The tapering adventure and the subsequent impact on mortgage rates and housing has probably driven this point home. Indeed, it could be argued that the recent flattening of the yield curve is an indication that the Fed already risked the ability to normalize policy by initiating the tapering process and signaling their rate hiking intentions:

SPREAD42714

They probably do not want to push this any further just yet.
That doesn't mean the Fed can't overshoot further on the tighter side, only that I suspect any such overshoot will be the result of a forecast error that prompts excessive tightening, not simply a desire to normalize rates. We aren't there yet. I think we could get there quickly given the Fed's relatively dovish outlook (if firmer data quickly mounted), but not yet.
Bottom Line: I anticipate a relatively uneventful FOMC meeting. The data flow appears sufficiently consistent with the Fed's forecast to hold policy in check.

'Is the Stock Market Getting Bubbly?'

Posted: 27 Apr 2014 09:13 AM PDT

Dean Baker:

Is the Stock Market Getting Bubbly?: Washington Post columnist Steve Pearlstein argues it is, taking issue with fellow columnist Barry Ritholtz who says it isn't. I'm going to come down in the middle here.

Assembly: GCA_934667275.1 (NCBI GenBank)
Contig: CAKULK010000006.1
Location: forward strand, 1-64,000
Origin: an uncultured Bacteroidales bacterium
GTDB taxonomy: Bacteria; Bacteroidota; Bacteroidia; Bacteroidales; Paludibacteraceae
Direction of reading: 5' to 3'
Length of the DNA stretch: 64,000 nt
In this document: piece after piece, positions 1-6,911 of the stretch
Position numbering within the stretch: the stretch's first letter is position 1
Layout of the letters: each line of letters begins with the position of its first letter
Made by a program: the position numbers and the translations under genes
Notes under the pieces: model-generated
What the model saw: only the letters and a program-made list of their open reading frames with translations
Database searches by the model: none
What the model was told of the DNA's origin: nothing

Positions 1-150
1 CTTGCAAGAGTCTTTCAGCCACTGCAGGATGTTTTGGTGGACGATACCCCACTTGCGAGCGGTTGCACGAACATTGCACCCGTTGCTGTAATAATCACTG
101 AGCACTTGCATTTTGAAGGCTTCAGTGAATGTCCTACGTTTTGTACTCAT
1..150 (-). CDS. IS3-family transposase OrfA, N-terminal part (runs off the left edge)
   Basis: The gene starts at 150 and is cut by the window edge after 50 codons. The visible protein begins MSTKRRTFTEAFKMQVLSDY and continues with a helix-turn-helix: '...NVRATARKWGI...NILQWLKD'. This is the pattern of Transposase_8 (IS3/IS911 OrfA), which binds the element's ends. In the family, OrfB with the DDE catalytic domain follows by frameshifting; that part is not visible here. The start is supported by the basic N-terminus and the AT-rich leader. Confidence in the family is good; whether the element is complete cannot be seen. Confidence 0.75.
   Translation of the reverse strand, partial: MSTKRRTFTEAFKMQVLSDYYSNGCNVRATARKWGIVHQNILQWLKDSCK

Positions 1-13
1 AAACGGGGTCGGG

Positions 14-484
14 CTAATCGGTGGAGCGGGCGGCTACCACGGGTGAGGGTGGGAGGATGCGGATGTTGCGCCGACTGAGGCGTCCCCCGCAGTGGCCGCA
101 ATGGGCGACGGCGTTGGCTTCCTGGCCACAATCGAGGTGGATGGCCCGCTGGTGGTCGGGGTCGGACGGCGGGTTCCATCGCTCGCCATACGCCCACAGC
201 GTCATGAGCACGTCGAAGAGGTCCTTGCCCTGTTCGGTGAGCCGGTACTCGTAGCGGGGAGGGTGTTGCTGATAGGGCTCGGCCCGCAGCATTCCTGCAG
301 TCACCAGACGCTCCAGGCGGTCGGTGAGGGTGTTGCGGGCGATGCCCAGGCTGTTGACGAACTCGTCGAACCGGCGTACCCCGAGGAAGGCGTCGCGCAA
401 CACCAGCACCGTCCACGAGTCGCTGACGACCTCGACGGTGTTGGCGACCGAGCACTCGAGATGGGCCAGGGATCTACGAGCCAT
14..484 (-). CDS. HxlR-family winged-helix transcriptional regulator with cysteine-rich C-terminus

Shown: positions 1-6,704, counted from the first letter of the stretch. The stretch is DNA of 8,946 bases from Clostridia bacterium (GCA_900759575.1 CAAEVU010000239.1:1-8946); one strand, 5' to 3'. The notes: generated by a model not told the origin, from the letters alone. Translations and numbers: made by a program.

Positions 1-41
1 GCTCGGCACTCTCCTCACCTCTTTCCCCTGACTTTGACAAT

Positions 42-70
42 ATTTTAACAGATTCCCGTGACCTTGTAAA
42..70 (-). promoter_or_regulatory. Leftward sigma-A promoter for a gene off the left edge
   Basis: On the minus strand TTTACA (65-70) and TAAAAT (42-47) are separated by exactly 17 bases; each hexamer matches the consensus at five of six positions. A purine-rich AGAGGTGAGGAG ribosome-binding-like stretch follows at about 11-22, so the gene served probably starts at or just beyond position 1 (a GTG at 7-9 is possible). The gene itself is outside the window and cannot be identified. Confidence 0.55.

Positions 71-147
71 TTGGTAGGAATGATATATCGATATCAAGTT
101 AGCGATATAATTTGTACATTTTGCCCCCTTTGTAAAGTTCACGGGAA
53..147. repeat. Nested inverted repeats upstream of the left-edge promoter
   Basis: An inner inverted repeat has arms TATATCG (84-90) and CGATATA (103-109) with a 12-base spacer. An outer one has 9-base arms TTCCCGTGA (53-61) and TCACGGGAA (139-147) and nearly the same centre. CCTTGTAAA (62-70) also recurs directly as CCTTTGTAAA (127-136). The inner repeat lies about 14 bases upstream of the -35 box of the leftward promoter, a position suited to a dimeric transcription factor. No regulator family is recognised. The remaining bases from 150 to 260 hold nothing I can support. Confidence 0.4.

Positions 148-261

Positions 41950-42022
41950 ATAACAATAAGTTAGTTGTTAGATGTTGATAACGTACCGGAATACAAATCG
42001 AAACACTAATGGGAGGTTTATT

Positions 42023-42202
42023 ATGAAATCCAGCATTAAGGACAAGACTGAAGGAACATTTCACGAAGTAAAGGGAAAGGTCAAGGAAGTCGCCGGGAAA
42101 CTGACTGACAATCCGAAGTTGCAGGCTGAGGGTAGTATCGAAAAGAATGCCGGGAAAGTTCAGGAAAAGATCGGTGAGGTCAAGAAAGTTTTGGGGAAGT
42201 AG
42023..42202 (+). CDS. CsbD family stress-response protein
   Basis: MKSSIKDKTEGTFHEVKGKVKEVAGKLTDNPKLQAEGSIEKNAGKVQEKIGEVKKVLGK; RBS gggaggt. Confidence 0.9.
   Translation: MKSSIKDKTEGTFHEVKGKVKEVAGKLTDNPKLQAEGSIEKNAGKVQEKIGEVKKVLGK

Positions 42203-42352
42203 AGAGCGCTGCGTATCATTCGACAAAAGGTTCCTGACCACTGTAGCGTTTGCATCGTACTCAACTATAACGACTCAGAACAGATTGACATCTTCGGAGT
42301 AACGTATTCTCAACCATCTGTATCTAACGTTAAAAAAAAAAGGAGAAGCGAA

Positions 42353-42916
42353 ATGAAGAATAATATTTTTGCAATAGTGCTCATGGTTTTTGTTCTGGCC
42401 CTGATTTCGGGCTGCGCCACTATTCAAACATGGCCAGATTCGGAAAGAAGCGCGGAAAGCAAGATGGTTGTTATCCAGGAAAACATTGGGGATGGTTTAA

The market is somewhat above its historic levels relative to trend earnings. Pearlstein cites Shiller who puts the price to earnings ratio at 25 to 1, compared to a historic average of 16. ... I would agree that stock prices are somewhat above trend, but not by quite as large a margin as Shiller.
To get some perspective, at the peak of the stock bubble in early 2000, the S&P peaked at just under 1530. The economy is almost than 70 percent larger today (in nominal dollars), which would mean that the S&P would be over 2600 today if it were as high relative to the economy. If we throw in that the economy is still operating at 5 percent below its potential then the S&P would have to be over 2700 now to be as high relative to the economy as it was at the peak of the stock bubble. With a Friday close of 1863, we can see the market is at a level that is a bit more than two thirds of its 2000 bubble peak, relative to the size of the economy.